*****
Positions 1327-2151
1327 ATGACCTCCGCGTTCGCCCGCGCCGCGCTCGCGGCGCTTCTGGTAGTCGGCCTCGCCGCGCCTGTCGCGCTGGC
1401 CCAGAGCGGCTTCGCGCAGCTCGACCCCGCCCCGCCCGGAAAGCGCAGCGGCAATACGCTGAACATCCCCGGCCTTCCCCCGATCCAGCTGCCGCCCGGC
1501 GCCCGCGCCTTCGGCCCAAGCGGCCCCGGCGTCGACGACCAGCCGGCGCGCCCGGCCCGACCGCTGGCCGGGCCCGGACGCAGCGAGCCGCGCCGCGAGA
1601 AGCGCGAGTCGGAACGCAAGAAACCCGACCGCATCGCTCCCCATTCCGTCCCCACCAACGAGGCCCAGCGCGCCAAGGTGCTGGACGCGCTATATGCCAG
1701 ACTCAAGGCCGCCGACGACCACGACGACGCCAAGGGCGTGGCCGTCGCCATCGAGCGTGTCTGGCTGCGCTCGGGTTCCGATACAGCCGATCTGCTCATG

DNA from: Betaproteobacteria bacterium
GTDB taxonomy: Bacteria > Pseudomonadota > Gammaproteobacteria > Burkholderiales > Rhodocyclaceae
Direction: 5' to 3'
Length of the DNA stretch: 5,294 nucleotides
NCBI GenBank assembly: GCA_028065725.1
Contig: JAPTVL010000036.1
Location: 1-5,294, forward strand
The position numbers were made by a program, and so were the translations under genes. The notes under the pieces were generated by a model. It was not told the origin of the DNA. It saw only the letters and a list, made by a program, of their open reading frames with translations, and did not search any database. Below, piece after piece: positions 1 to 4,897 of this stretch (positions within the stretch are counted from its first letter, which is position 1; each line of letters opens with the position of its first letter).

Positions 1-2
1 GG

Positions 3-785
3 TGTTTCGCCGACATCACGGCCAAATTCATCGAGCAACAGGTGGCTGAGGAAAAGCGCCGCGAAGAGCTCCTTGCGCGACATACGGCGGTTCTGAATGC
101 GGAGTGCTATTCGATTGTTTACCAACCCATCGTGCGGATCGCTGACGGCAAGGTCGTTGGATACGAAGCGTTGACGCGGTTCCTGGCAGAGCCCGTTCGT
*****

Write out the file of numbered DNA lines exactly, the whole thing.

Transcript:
Positions 1327-2151
1327 ATGACCTCCGCGTTCGCCCGCGCCGCGCTCGCGGCGCTTCTGGTAGTCGGCCTCGCCGCGCCTGTCGCGCTGGC
1401 CCAGAGCGGCTTCGCGCAGCTCGACCCCGCCCCGCCCGGAAAGCGCAGCGGCAATACGCTGAACATCCCCGGCCTTCCCCCGATCCAGCTGCCGCCCGGC
1501 GCCCGCGCCTTCGGCCCAAGCGGCCCCGGCGTCGACGACCAGCCGGCGCGCCCGGCCCGACCGCTGGCCGGGCCCGGACGCAGCGAGCCGCGCCGCGAGA
1601 AGCGCGAGTCGGAACGCAAGAAACCCGACCGCATCGCTCCCCATTCCGTCCCCACCAACGAGGCCCAGCGCGCCAAGGTGCTGGACGCGCTATATGCCAG
1701 ACTCAAGGCCGCCGACGACCACGACGACGCCAAGGGCGTGGCCGTCGCCATCGAGCGTGTCTGGCTGCGCTCGGGTTCCGATACAGCCGATCTGCTCATG

DNA from: Betaproteobacteria bacterium
GTDB taxonomy: Bacteria > Pseudomonadota > Gammaproteobacteria > Burkholderiales > Rhodocyclaceae
Direction: 5' to 3'
Length of the DNA stretch: 5,294 nucleotides
NCBI GenBank assembly: GCA_028065725.1
Contig: JAPTVL010000036.1
Location: 1-5,294, forward strand
The position numbers were made by a program, and so were the translations under genes. The notes under the pieces were generated by a model. It was not told the origin of the DNA. It saw only the letters and a list, made by a program, of their open reading frames with translations, and did not search any database. Below, piece after piece: positions 1 to 4,897 of this stretch (positions within the stretch are counted from its first letter, which is position 1; each line of letters opens with the position of its first letter).

Positions 1-2
1 GG

Positions 3-785
3 TGTTTCGCCGACATCACGGCCAAATTCATCGAGCAACAGGTGGCTGAGGAAAAGCGCCGCGAAGAGCTCCTTGCGCGACATACGGCGGTTCTGAATGC
101 GGAGTGCTATTCGATTGTTTACCAACCCATCGTGCGGATCGCTGACGGCAAGGTCGTTGGATACGAAGCGTTGACGCGGTTCCTGGCAGAGCCCGTTCGT